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Reliving "the craziest game ever" between Phillies-Cubs at Wrigley Field with Larry Bowa 45 years later

How the Phillies and Cubs played "the craziest game ever" 45 years ago
How the Phillies and Cubs played "the craziest game ever" 45 years ago 21:40

PHILADELPHIA (CBS) — Larry Bowa remembers three things about May 17, 1979: the hurricane-like wind at Wrigley Field, his five hits and his ribbing of his Philadelphia Phillies teammate Randy Lerch.

"He had three outings before, and we didn't get him any runs," Bowa said last week. "The third game, we didn't score any runs and the quote in the paper was, 'It would be nice if I could get some runs.' If you're an everyday player, you put that in the back of your mind."

The Phillies didn't waste time giving Lerch run support on that May 1979 Thursday. Philadelphia scored six runs in the first inning, including a home run by Lerch. When the top of the first finally ended, Bowa got his payback.

"We're running out, and I say, 'Is that enough for you?'" Bowa said. "He just gave me that look. And he didn't get out of the first inning."

Inside the box score

The Phillies and Cubs combined for 45 runs at Wrigley Field 45 years ago, with Philadelphia beating Chicago 23-22 in 10 innings. But it wasn't even the highest-scoring game at the ballpark between the two clubs. That came on Aug. 25, 1922, when Chicago nearly blew a 25-6 lead and beat Philadelphia 26-23 in the highest-scoring game in MLB history.

Philadelphia and Chicago combined for 45 runs and 97 total bases, both MLB records for extra-inning games. At the time, the 23 runs tied a franchise record, which the Phillies broke on June 11, 1985, in a 26-7 win over the New York Mets.

The clubs combined for 50 hits, 11 home runs, 15 walks, 4 intentional walks, 127 plate appearances and 109 at-bats.


Winds were blowing 18 mph out to left field, according to the Associated Press game recap, via The New York Times.

"The flag looked like a hurricane at Wrigley," Bowa, who went 5-for-8 with two doubles and four runs scored, said. "When it gets hot and humid and that wind's blowing out, you never have enough runs. I don't care how good your offense is or how bad your offense is, you're putting runs on the board."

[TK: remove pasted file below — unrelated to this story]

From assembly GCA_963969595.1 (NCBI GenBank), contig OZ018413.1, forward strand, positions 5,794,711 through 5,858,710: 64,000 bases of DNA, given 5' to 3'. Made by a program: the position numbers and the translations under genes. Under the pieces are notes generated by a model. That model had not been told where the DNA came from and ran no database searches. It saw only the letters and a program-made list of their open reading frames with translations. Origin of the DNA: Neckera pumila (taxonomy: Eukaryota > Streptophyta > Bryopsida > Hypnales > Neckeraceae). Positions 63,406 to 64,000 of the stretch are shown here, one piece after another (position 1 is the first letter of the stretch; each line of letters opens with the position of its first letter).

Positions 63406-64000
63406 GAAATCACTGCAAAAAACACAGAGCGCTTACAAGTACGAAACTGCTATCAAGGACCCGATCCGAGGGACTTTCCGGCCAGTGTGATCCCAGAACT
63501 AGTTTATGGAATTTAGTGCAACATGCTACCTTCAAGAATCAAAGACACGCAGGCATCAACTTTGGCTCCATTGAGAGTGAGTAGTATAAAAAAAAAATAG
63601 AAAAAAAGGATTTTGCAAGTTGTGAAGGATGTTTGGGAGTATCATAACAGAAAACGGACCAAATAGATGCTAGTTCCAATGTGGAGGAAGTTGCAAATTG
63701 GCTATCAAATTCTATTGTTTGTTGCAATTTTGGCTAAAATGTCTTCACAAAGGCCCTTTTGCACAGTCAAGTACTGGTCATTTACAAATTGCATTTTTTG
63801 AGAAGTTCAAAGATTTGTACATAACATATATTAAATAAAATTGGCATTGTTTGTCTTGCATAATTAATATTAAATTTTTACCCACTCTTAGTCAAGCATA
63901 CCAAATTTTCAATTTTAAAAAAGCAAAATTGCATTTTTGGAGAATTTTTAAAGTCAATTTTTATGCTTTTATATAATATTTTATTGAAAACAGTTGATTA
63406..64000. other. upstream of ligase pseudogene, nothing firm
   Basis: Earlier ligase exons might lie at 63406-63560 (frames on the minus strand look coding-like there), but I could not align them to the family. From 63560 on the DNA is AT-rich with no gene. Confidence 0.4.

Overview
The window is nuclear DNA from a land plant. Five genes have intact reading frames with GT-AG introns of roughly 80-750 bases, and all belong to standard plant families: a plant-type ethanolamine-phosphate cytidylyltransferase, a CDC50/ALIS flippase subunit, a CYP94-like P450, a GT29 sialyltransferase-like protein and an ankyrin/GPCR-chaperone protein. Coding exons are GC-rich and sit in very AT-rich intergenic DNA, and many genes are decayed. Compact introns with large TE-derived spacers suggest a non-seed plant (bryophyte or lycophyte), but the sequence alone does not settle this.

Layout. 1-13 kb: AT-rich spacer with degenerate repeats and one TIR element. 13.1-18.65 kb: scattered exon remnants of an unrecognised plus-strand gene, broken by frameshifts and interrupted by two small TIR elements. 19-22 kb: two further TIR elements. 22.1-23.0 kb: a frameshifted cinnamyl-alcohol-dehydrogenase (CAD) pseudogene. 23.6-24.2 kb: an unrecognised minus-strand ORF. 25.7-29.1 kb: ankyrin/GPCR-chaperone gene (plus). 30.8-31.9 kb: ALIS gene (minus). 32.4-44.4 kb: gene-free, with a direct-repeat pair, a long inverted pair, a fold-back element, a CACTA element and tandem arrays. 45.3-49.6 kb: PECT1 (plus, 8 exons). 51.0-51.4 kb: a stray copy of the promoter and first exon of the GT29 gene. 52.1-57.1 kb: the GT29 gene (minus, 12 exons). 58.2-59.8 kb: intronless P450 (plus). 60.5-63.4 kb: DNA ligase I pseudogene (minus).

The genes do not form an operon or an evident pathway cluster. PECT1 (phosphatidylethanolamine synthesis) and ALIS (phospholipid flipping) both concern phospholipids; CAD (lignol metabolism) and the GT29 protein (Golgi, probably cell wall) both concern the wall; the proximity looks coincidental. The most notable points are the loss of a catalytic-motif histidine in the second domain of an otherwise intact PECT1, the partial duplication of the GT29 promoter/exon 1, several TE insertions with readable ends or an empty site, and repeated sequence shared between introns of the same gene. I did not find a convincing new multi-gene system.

Mike Schmidt had two homers, including the game-winning dinger in the 10th inning. Lerch, the Phils' starting pitcher, and catcher Bob Boone each homered in the first inning. For the Cubs, Dave Kingman slugged three homers.

"Ballplayers often will say that you never can get enough runs to win in this park, but they always say it sarcastically," Schmidt told the Chicago Tribune, via the Society for American Baseball Research. "After today, they can forget the sarcasm."

Through the lens of today's game, one notable stat sticks out in the box score: 11 combined strikeouts. Teams strike out nearly twice the amount in 2024 (8.43) than they did in 1979 (4.77) per game, according to Baseball-Reference.

The game took 4 hours and 3 minutes — less than an hour more than the average MLB game pre-pitch clock in 2022.

"The craziest game ever"

Kevin Cook, a former senior editor for Sports Illustrated, literally wrote the book on what Bowa once described as "the craziest game ever, and then the second inning started."

In his book "Ten Innings at Wrigley: The Wildest Ballgame Ever, with Baseball on the Brink," Cook chronicled the game, released 10 days before the 40th anniversary on May 7, 2019.

 "It was one of those remarkable things that could have only happened at Wrigley Field," Cook said.

Chicago Cubs third baseman Steve Ontiveros reaches with late tag as Philadelphia Phillies Bob Boone dives for third during the third inning of game in Chicago, May 17, 1979. Boone advanced safely from second on Rudy Meoli's fly to center field. AP Photo/Larry Stoddard

On the Chicago side, the Cubs had Kingman, Bill Buckner and Bruce Sutter, the master of the split-finger fastball. Kingman led the NL in homers in 1979 and finished his career with 442. Buckner won the NL batting title in 1980 and is a Cubs Hall of Famer.

But the Phillies featured a laundry list of notable players in the game.

Here's a quick rundown.

  • Pete Rose, baseball's all-time hits leader; also banned from MLB in 1989 for gambling
  • Mike Schmidt, Hall of Famer, 12-time All-Star, 1980 World Series champion, 548 career home runs, 10-time Gold Glove winner
  • Larry Bowa, 5-time All-Star, 2-time Gold Glove winner, 1980 World Series champion, 2001 NL Manager of the Year with Phillies
  • Bob Boone, 4-time All-Star, 7-time Gold Glove winner, Phillies Wall of Fame member
  • Tug McGraw, 2-time All-Star, won the World Series with the New York Mets (1969) and Phillies (1980)
  • Garry Maddox, nicknamed "Secretary of Defense," 8-time Gold Glover, Roberto Clemente Award winner, Phillies Wall of Famer
  • Tim McCarver, 2-time World Series champion with St. Louis Cardinals, had a long career as a baseball broadcaster
  • Greg Luzinski, 4-time All-Star, 1978 NL RBI leader, Roberto Clemente Award winner, Phillies Wall of Famer

"Looking back at it, realizing that it was a remarkable game and a remarkable time in the modern history of the game," Cook said, "it hit me that this was one of the best cast of characters that you've ever had."  

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